Henry Highland Garnet Discussion
February 13, 2021 at 4:00 pm
via Zoom and Live Streamed via Facebook – Connection Information to follow.
Henry Highland Garnet was one of America’s most celebrated crusaders for racial justice. He was born enslaved in Kent County in 1815. He escaped from New Market (now Chesterville) with his family to New York City in 1824, obtained an excellent education, became a Presbyterian minister, and achieved fame as an abolitionist. Like his fellow escapee from slavery on the Eastern Shore, Frederick Douglass, Garnet traveled throughout the North and in Europe to advocate the emancipation of all slaves. Unlike Douglass, Garnet endorsed using force to achieve this objective. During the Civil War, he campaigned for African Americans to join the Union Army. After the war, Garnet remained active in the struggle for racial justice. In 1870, Garnet returned to Kent County to speak at a large rally celebrating passage of the 15th Amendment, which proclaimed the right of all African American males to vote. Garnet spent the last few months of his life serving as the American Ambassador to Liberia, where he was buried in 1882.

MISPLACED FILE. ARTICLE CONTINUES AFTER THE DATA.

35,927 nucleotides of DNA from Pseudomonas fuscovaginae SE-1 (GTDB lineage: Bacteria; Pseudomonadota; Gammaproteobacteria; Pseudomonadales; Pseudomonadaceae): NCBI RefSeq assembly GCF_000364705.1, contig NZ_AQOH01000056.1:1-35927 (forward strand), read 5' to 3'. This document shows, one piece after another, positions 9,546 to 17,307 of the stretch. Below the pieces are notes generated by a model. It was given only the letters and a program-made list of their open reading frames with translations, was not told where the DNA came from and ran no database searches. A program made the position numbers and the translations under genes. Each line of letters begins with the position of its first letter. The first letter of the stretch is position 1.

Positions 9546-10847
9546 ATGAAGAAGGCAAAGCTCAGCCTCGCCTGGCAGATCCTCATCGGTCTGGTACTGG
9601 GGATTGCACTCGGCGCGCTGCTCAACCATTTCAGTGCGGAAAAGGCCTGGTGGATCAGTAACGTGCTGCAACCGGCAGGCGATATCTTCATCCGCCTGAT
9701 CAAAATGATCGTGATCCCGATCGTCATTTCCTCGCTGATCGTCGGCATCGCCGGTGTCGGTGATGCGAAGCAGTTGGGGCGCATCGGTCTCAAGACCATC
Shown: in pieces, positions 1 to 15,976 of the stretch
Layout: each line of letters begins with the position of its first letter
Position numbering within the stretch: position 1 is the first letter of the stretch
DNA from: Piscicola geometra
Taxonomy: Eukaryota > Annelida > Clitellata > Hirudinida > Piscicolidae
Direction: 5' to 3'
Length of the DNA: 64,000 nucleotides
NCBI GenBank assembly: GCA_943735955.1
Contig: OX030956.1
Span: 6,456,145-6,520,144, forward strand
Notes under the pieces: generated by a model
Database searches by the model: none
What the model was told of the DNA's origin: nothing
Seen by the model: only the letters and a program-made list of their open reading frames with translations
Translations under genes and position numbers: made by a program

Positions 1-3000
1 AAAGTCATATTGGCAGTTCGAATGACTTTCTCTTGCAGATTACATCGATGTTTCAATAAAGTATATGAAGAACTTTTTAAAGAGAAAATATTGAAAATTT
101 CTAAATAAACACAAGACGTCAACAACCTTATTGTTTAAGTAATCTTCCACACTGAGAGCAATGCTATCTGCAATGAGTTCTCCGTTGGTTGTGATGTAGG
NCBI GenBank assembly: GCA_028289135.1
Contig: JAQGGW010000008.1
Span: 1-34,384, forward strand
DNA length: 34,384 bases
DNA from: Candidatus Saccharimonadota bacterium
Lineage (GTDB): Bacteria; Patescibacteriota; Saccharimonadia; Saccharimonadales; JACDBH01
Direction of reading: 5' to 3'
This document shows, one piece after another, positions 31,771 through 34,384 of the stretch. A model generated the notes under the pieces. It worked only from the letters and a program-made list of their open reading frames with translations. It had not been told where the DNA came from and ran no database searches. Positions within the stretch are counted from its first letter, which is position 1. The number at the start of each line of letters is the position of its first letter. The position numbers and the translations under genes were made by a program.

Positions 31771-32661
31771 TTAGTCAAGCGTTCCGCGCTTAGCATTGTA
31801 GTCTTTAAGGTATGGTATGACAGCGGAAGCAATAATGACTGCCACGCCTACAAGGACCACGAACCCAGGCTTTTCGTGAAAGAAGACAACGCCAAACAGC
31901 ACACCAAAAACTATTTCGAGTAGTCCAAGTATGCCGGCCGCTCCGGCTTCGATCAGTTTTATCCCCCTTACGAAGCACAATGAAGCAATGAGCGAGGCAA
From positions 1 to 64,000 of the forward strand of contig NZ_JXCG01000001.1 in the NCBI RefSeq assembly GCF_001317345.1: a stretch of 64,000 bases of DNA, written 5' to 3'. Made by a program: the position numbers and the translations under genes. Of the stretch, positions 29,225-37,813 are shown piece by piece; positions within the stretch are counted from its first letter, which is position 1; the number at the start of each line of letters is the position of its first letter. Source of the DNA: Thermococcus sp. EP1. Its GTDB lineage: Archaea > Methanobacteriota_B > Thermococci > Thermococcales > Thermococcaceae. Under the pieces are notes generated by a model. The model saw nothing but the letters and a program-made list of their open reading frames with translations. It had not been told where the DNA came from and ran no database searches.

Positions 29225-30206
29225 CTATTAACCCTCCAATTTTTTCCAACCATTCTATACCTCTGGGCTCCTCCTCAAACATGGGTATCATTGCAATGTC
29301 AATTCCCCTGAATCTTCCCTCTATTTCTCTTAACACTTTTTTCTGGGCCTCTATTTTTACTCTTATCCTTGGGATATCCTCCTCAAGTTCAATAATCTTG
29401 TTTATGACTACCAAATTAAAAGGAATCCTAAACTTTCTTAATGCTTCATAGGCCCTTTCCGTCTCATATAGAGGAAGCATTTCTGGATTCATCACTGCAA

Since Henry Highland Garnet is much less well-known today than during his life, George Shivers wrote two books about the man he calls “a Kent County hero.” Sumner Hall is proud to publish these books, illustrated by Zane Carter, during Black History Month 2021.
To mark the publication, Shivers, a retired Washington College professor, will join in a conversation about Garnet with Gordon Wallace. The meeting will be offered virtually via Zoom and will also be live-streamed via Sumner Hall’s website.
Join via Zoom: click here
Watch on Facebook: click here